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The new sanctions against North Korea, explained in under 500 words

A placard of North Korea leader Kim Jong-Un on display during an anti-North Korea rally in Seoul, in 2016.
A placard of North Korea leader Kim Jong-Un on display during an anti-North Korea rally in Seoul, in 2016.
Chung Sung-Jun/Getty Images

The United Nations imposed its harshest sanctions yet against North Korea on Saturday, with the Security Council voting unanimously to punish the regime for developing ballistic missiles that could reach Japan and the United States.

The tough new sanctions would prohibit export of North Korean coal, iron, iron ore, lead, lead ore, and seafood. These industries account for about a third of all of North Korean exports, and the new restrictions could cost the country about $1 billion in revenue.

The resolution also sets new limits on North Korea’s Foreign Trade Bank by banning new joint ventures between North Korea and foreign companies. It prohibits new foreign investments in North Korean ventures, and caps the number of workers the country can send abroad.

The income from those workers' earnings has been a key source of revenue for the Kim regime.

The sanctions will undoubtedly hurt the already-isolated North Korean economy. But it's unclear whether they will curtail the nation’s weapons program. Past sanctions have not discouraged the regime in its quest to develop nuclear weapons.

US ambassador to the United Nations Nikki Haley introduced the resolution on Friday to the UN Security Council. Observers were uncertain it would get the nine votes needed to pass. But in a surprising show of unity, all 15 members of the council voted in favor of the sanctions.

Haley said that the sanctions would punish North Korean leaders in particular. It's unclear how the sanctions will impact ordinary citizens.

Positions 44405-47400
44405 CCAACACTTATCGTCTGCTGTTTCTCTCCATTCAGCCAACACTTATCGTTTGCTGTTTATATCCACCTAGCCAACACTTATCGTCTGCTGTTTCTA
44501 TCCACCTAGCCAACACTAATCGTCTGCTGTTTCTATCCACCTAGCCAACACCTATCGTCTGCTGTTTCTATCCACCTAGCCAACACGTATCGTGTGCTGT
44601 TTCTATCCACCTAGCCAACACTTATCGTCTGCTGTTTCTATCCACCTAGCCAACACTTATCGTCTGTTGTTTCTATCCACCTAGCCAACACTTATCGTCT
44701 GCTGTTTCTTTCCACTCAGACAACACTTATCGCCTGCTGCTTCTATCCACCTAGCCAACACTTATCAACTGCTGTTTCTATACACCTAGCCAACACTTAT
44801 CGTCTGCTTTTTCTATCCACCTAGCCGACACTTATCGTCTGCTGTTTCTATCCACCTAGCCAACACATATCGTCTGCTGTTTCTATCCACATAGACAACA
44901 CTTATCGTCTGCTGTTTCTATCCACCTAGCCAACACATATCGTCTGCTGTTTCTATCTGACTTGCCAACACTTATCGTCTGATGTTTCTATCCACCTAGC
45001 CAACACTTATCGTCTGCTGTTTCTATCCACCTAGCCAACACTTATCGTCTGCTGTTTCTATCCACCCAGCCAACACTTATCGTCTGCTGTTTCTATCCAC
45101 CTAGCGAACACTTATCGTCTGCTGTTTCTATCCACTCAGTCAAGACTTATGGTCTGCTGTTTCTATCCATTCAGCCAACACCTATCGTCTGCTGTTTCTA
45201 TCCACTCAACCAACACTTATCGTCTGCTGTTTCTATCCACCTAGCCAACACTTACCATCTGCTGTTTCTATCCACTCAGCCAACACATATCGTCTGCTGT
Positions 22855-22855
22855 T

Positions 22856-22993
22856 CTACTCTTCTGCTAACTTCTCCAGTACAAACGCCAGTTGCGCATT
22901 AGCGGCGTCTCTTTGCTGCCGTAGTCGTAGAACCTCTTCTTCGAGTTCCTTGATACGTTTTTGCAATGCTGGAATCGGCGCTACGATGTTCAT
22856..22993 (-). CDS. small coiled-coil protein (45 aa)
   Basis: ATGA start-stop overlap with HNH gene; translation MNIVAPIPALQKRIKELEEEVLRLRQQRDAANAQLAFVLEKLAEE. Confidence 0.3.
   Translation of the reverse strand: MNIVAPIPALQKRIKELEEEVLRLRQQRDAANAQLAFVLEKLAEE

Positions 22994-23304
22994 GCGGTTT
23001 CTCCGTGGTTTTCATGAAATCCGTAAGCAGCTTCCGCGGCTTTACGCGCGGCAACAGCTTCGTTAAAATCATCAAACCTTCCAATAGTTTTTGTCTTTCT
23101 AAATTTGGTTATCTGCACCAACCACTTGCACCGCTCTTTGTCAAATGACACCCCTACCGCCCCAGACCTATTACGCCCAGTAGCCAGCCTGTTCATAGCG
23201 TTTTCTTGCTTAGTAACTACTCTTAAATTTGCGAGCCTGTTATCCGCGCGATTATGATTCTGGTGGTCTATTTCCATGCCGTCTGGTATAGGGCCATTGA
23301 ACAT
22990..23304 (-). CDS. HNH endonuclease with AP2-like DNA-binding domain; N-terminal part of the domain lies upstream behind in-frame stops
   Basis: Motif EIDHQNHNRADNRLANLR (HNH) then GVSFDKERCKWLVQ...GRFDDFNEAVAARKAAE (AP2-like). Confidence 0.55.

It was especially significant that China voted for the measure, given that China is North Korea's largest trading partner and that Washington has been pressuring Beijing to take a harder stance against Kim Jong-un. This is the biggest step China has taken against the regime so far.

Tensions with North Korea have escalated in recent months, as Kim announced he had developed weapons that North Korea could use against Japan and the United States, the country's two biggest enemies. As Vox’s Alex Ward recently noted:

North Korea changed the game when it successfully tested the Hwasong-14 ICBM on July 4 and 28. After the second test, it appeared that the missile could travel around 10,000 km, or 6,200 miles, according to experts. That’s enough to hit the US homeland, and possibly even cities like Chicago, New York, or Washington, DC.

The news alarmed Washington, and led Haley to push the United Nations to respond. The economic sanctions are the harshest imposed so far on the regime, though they don't go as far as the US wanted.

Haley had also proposed cutting off access to foreign money and oil for North Korea's military. North Korea gets most of its crude oil from China and Russia.

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